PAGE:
I had figured to have maybe 20-30 people max show up for the party throughout the afternoon because so many had made prior plans to go to the lake or whatever. I had already thawed out a big doe I had frozen from deer season, and although I planned to cook most of it up over the weekend, I only expected to need to bar-b-que about one ham and shoulder for the party. By noon, a few of my closest friends had arrived and things looked good...everything in order...enough food, etc...BUT...it wasn't long before alot more people arrived...soon my driveway and huge front yard and even up and down the road was filled with vehicles!!! I ended up cooking that ENTIRE doe that day to feed the crowd!!!

Jim and Becky showed up in the early afternoon, coming around to the back of the house where they could hear the LaScalas cranking. I was busy as hell, cooking and swapping out a fresh keg to the cooler when they got there. They mingled a bit and Jim came to the kitchen door. I handed him two cold beers and he overheard the Heresys in the living room playing music different from what the LaScalas out back were blasting.

He wandered into the living room, saw my equipment and came back and said "Hey, that is just like the reel-to-reel in the new listening room!!" I said "I told ya that I had one just like it!" He said "I am gonna go give Becky her beer and come back and look at your set-up some more! Do you have a minute to talk about it with me?" I said "Sure thing, Jim!" He came back and I explained how I had set up the tape decks to the reciever and such, and we did alot of shooting the bull about equipment on and off the rest of the day while enjoying the biggest party I ever had thrown!!!

Funny thing, though...Jim never did give me that "yeah, right!" look again after that day. Smile.gif


It has been my experience that engineers, architects, and such sometimes let themselves get so focused on the final result of a project, that they get in too big a hurry to let common sense enter into the process.

A year or so after Jim and Becky arrived, they bought a piece of land on the edge of Hope. The intent was to first build a "barn-like" structure on the land. In this structure they would have both room to live, and to store their massive amount of "stuff", while saving the money they had been paying for rent and using that money toward building their home. Good logical thinking!!

Well, one day at work, I realized I had not seen Jim around for a day or so...and I knew he had a "hot project" he was working on that required him to be spending some time in the cabinet shop to get it completed. I asked around the plant and all I heard was: "You haven't heard about what Jim did the other day?", and then the employee would start laughing so hard that they couldn't even finish telling me what had happened to poor old Jim. I later found out from Jim, himself, the details:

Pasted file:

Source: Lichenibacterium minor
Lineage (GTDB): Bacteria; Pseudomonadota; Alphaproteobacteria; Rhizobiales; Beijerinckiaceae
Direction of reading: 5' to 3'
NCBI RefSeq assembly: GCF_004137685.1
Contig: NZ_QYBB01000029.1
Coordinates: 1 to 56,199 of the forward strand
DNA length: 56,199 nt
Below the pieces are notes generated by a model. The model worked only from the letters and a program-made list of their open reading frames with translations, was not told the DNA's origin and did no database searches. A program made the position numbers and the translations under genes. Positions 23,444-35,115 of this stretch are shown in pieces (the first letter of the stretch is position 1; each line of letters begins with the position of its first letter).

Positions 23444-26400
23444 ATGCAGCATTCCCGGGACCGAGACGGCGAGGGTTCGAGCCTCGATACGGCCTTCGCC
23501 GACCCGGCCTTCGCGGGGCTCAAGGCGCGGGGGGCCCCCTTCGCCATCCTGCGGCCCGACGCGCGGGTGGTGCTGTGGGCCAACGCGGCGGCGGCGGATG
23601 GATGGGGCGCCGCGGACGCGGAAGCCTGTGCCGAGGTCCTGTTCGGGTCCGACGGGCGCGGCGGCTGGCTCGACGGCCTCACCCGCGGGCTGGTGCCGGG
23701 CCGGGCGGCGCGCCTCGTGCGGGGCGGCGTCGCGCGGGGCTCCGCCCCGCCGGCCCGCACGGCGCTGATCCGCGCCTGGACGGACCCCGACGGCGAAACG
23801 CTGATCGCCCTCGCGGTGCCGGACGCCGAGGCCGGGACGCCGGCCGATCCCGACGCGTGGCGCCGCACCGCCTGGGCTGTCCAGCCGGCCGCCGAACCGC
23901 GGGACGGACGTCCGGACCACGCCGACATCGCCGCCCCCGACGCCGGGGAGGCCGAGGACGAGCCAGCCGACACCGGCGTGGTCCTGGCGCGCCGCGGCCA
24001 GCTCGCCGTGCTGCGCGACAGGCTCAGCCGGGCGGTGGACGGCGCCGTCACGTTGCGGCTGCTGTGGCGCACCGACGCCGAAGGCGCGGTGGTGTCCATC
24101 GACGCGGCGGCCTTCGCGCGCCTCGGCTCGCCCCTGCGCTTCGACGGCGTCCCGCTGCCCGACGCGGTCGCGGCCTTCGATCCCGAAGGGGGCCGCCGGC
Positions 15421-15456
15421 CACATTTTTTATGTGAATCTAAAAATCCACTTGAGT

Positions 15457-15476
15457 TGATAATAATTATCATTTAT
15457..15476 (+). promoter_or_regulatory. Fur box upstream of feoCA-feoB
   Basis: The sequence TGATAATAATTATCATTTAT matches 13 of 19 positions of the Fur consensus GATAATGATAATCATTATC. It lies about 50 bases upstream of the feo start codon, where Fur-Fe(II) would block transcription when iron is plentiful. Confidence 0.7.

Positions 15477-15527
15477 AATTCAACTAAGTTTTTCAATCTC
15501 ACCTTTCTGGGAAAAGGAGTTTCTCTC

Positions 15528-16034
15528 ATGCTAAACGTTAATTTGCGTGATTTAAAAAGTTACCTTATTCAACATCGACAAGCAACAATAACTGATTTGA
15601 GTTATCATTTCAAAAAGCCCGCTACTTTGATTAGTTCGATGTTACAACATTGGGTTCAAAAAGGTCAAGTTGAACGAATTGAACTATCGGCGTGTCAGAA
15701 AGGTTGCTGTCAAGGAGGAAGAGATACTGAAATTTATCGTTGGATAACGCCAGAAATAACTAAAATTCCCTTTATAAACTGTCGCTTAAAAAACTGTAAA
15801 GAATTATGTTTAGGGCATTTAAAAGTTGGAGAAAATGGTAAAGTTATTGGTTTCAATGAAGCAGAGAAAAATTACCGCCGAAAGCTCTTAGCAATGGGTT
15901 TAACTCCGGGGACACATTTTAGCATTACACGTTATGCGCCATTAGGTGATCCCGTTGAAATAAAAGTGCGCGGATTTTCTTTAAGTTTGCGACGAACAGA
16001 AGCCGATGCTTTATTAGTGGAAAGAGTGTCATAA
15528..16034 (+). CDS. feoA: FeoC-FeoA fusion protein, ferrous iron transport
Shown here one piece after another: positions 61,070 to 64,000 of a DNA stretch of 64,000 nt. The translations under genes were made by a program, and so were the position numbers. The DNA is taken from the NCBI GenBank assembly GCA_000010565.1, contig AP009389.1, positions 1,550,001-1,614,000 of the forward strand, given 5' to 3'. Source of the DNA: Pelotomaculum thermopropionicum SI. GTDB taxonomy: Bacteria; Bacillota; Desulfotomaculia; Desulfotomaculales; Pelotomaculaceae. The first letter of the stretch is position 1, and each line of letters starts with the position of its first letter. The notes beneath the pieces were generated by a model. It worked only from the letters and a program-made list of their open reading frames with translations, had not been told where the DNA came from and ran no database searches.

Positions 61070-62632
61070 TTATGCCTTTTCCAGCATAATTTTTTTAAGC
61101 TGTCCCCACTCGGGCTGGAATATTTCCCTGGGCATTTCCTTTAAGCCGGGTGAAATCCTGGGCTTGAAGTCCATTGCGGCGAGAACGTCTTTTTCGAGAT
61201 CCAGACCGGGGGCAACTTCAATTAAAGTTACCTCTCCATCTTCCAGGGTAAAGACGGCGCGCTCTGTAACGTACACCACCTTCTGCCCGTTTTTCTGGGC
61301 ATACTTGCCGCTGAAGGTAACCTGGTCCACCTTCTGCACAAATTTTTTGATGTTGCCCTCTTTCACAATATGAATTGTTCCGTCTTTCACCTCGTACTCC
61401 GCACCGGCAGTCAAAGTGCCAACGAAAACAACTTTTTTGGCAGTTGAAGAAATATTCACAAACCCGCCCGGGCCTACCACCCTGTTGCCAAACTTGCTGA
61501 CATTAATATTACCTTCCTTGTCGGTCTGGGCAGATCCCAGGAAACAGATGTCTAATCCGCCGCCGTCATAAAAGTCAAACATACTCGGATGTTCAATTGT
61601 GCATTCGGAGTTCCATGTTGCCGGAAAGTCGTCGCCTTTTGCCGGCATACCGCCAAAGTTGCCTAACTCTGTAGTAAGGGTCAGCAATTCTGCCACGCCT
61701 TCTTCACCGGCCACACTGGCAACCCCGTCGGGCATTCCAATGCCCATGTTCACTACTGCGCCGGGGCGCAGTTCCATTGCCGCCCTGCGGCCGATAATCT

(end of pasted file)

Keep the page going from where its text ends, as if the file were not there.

Before construction on "the barn" began, some improvements were in order on the land. A fence had to be built and Jim, with occassional help from some of the employees, began setting the fenceposts, but there was just one problem: At the point where the fence met the "driveway", he needed to set a heavy post with bracing to later support a gate.

Well, he had decided that if he was gonna go to all that work, then he was gonna use the best damned fencepost material there was for that heavy endpost. And that material was gonna be OSAGE ORANGE. Osage Orange is probably the hardest damned wood in North America. It is locally called by a variety of names such as "Bois'd'Arc" and "Horse Apple tree". It is the most insect resistant, rot-resistant, water-resitant, hell...EVERYTHING resitant...wood there is that one can find in North America, too. In other words, it will last FOREVER!!! Jim's kinda fencepost!!! The important thing to remember about it though, is that because it is so damned hard, it is also CHAINSAW RESISTANT!!!

Jim, being a logical sort of guy, knew that he had an osage orange tree very close to where that post had to be set, and that if he cut it down for the post he wouldn't have to haul it far to get it there...and osage orange is HEAVY AS HELL!!! He also realized that he didn't need the tree trunk, because it was alot larger than what he needed for that fencepost. He instead decided to just use one of its limbs that was "just right for that post".

Well, the weekend before I noticed he wasn't at work, Jim decided to saw that limb off that osage orange tree. Keep in mind that the limb was about 8-10 feet up in that tree. He went and got his chainsaw, and put a brand-new chain on it, because the wood was hard as hell and a sharp cutting instrument would be needed.

Then he got out his ladder so he could climb up and saw the limb off, and put it against the tree, and climbed up it with his chainsaw.

Well, Jim sawed and sawed and sawed...finally getting that damned limb sawn through...and just as the limb started to come down, he realized, MUCH TO HIS SURPRISE, the folly of having that ladder leaning up against the tree UNDER THE LIMB HE WAS SAWING OFF!!!